No toilet breaks from 8.00 a.m. to 4.30 p.m. means no liquid intake, but just the right amount of food to absorb the fluid (urine) in my body, but not so much I will need a number two. I expect you think food won’t absorb urine but it’s a theory I use to comfort myself when my toilet isn’t freely available, e.g. when I have visitors or leave the house. Today I’m hoping the sponge part of Jaffa Cakes will absorb unwanted body fluid? Another precaution I’ve taken to wanting a ‘number two’ whilst my bathroom is out of bounds, is taking a double-dose of Imodium, but that may leave me with an issue in the morning as I prepare for an 8.00 start to day three of the window installation saga. I resisted the Imodium yesterday, but succumbed to it today, during a mini-panic.
I think I’ll be sleeping on the sofa tonight because the window installers are bound to want to finish off the windows tomorrow, and I dread the rigmarole of removing the numerous dust sheets in a way that they don’t touch the floor or anything other than the item I’m covering. How do you fold a 12x12ft plastic sheet on your own without it falling on the floor? If that happens, I’d have to go out to a DIY shop to buy more sheets to recover everything tomorrow morning before 8 a.m.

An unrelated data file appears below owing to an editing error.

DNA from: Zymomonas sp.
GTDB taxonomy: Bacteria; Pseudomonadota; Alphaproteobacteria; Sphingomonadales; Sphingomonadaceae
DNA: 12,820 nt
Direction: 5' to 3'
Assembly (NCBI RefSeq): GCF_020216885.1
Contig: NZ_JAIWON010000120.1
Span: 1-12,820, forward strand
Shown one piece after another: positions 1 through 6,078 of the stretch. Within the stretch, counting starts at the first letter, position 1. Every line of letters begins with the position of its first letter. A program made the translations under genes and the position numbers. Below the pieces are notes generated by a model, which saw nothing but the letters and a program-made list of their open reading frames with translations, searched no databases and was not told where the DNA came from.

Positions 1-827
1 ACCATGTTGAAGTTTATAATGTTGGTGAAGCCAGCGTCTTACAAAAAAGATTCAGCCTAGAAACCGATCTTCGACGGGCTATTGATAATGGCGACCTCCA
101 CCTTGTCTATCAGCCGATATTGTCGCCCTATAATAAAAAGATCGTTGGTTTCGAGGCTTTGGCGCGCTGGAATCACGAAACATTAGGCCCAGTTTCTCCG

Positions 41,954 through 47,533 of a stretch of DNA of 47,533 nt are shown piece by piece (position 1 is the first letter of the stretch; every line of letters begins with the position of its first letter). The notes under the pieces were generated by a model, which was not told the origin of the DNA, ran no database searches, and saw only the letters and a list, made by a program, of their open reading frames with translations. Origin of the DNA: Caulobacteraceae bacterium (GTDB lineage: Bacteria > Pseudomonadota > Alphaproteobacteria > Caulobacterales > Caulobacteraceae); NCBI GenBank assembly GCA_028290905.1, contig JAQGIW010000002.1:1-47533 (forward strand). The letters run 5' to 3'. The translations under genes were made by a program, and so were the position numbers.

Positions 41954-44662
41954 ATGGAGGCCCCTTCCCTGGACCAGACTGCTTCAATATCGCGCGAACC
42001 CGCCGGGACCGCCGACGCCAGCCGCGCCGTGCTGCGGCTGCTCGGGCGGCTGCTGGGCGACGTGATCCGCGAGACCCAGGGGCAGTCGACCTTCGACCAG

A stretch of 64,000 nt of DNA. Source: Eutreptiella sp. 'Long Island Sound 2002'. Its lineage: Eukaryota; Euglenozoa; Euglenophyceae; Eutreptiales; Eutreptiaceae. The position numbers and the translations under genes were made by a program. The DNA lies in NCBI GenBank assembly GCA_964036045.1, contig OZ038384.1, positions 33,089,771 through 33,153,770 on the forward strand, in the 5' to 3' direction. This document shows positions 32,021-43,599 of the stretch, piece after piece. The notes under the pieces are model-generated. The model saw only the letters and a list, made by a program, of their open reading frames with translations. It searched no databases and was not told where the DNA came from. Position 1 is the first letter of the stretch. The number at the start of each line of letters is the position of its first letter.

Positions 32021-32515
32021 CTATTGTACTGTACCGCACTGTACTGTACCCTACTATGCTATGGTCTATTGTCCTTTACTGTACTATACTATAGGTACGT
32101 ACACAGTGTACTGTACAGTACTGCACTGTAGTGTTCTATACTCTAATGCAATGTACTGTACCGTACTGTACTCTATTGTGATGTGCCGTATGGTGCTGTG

One thing that keeps freaking me out is seeing the house toilet being used by the workmen, hearing the flush, and then there’s not enough time elapsing for hands to be washed before the toilet door is being shut. Not-washing-your-hands-after-the-toilet syndrome is horrid enough in any other situation, but I know that those dirty hands are going on to touch my door handles and stair handrail on the way up to my bedroom and bathroom. I left them a kettle with tea and coffee making facilities (and biscuits) so that they can help themselves to a brew, but anything left will clearly not be going back into my kitchen!
I bought in two bottles of bleach in readiness for the big clean-up after the windows are installed and although my hands are already dry, cracked and sore (like numerous little paper-cuts), I think rubber gloves are going to be needed to prevent the cracks becoming crevices. Cracked skin on my hands puts a stop to food preparation for my family and opens up another “can of worms of worry”.
I’m sure having windows that actually close, and don’t let the wind and cold whistle in will be worth it, and I will not take my bathroom and bedroom for granted ever again, but right now I can’t wait for those longed for immortal words “Right love, that’s us finished, your windows are in, and we’re going to get off now”.